I have had the unique opportunity of being the first University of Pittsburgh student to complete an optional genetic counseling rotation block in the Utilization Review Program within the laboratory at Children’s Hospital of Pittsburgh. Essentially, the genetic counselors working in utilization review are a bridge between physicians requesting inpatient genetic testing, and the hospital which absorbs the cost of uncompensated care. The utilization review team has taken up the complex task of working with physicians to ensure if requested genetic testing is 1) appropriate for the patient, 2) medically actionable in the inpatient setting, and 3) if not medically actionable, then to question whether testing could be deferred to the outpatient setting. This effort has saved the hospital approximately $100,000 in the program’s first year alone, allowing the savings to be redirected to fund other projects.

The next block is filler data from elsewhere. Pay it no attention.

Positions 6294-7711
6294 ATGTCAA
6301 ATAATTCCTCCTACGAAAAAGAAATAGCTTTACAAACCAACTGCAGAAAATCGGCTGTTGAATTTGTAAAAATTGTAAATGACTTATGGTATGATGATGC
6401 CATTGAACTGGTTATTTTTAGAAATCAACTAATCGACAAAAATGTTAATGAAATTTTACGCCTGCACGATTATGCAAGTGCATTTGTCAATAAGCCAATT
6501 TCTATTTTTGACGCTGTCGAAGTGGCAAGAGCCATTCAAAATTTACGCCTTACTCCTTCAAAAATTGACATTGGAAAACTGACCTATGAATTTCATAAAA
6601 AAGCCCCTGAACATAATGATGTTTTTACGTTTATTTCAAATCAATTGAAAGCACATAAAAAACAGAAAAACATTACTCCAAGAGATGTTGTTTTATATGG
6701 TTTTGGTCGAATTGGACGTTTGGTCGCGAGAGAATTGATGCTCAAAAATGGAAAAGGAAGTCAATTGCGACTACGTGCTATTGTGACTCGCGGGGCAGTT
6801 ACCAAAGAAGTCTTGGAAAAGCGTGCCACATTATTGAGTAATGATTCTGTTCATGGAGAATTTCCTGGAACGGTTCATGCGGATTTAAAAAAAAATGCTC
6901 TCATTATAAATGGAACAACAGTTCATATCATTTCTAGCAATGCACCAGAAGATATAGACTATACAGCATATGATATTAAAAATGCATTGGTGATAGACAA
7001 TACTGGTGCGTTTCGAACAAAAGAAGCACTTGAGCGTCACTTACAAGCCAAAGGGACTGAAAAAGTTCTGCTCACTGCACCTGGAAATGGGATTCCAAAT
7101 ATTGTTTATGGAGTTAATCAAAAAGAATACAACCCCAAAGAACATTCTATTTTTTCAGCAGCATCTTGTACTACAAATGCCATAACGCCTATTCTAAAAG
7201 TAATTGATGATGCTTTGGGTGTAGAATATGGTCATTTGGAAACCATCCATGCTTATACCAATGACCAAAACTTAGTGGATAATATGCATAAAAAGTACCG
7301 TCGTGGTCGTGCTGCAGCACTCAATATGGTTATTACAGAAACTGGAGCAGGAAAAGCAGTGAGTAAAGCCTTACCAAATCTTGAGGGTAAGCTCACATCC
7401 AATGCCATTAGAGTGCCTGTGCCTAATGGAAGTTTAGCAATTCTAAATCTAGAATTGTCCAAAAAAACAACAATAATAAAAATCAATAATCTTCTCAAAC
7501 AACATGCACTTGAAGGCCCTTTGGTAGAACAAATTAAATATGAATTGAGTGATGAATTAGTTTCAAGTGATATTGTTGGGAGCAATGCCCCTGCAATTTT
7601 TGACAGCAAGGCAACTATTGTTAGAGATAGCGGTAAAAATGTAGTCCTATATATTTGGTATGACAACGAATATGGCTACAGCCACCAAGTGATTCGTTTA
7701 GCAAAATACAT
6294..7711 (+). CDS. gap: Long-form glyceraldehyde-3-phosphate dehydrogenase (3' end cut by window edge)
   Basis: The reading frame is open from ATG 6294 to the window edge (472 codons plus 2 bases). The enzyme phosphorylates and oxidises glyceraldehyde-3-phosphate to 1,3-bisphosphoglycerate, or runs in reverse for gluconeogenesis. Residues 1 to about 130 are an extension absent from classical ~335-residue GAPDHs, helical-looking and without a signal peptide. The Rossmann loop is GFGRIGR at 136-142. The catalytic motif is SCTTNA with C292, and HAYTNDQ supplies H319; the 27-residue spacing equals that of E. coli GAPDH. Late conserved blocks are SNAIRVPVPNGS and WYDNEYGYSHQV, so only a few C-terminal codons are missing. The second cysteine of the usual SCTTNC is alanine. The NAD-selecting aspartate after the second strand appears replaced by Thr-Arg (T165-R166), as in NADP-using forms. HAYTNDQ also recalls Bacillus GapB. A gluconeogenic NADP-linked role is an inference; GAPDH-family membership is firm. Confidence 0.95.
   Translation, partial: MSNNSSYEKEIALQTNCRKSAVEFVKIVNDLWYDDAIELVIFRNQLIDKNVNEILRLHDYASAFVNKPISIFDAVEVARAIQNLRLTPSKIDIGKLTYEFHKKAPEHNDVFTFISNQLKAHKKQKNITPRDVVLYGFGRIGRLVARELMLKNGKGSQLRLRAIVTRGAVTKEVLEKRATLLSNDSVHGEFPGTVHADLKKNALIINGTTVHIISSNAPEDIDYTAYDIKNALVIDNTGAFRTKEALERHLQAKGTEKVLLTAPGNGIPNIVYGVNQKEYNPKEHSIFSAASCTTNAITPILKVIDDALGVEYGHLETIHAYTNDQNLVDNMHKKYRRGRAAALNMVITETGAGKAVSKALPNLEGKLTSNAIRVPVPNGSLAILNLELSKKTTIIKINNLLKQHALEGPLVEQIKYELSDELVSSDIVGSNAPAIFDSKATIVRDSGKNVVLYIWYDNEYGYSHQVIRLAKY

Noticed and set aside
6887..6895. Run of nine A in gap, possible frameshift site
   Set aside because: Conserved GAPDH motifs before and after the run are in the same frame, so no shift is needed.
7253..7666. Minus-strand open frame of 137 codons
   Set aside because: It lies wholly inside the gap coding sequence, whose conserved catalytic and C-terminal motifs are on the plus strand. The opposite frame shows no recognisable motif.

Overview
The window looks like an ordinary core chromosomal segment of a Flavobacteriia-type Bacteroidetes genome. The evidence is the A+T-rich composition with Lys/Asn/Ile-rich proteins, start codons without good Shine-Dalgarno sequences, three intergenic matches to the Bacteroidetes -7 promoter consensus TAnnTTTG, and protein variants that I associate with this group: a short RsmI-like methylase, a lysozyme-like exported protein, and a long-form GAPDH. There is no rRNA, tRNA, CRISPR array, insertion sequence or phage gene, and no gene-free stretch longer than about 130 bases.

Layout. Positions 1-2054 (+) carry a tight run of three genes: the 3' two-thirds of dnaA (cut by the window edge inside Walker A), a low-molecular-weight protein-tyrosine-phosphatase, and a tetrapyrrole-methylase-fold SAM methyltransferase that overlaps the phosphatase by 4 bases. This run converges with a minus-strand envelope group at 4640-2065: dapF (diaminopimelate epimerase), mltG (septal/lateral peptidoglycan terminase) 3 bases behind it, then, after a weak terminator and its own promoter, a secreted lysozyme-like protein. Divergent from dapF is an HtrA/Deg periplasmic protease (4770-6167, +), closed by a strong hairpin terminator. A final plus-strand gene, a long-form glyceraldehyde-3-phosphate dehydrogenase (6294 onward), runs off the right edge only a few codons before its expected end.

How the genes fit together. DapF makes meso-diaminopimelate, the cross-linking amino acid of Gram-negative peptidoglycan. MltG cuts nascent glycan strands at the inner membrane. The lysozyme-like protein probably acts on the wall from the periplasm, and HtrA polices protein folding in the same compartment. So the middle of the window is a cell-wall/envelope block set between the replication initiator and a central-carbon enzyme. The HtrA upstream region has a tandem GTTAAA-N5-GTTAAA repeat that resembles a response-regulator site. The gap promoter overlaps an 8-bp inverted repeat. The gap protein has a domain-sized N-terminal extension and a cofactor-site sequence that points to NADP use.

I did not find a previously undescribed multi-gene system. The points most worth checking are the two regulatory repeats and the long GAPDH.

This non-traditional rotation has highlighted the multifaceted political and psychosocial dynamics at play between medical and business stakeholders of genetic testing. Utilization review has truly demonstrated the delicate balance that must be maintained between what is best for our patients, what is the best use of our resources, what is medically necessary, and our desire to provide genetic answers to each patient. This opportunity has challenged and taught me, specifically in a way that has given me a new perspective on both the cost and utility of genetic testing. My optional rotation has allowed me to experience a rapidly growing branch of genetic counseling and will truly benefit me as I enter the work force.
-Kelly Johnson, class of 2016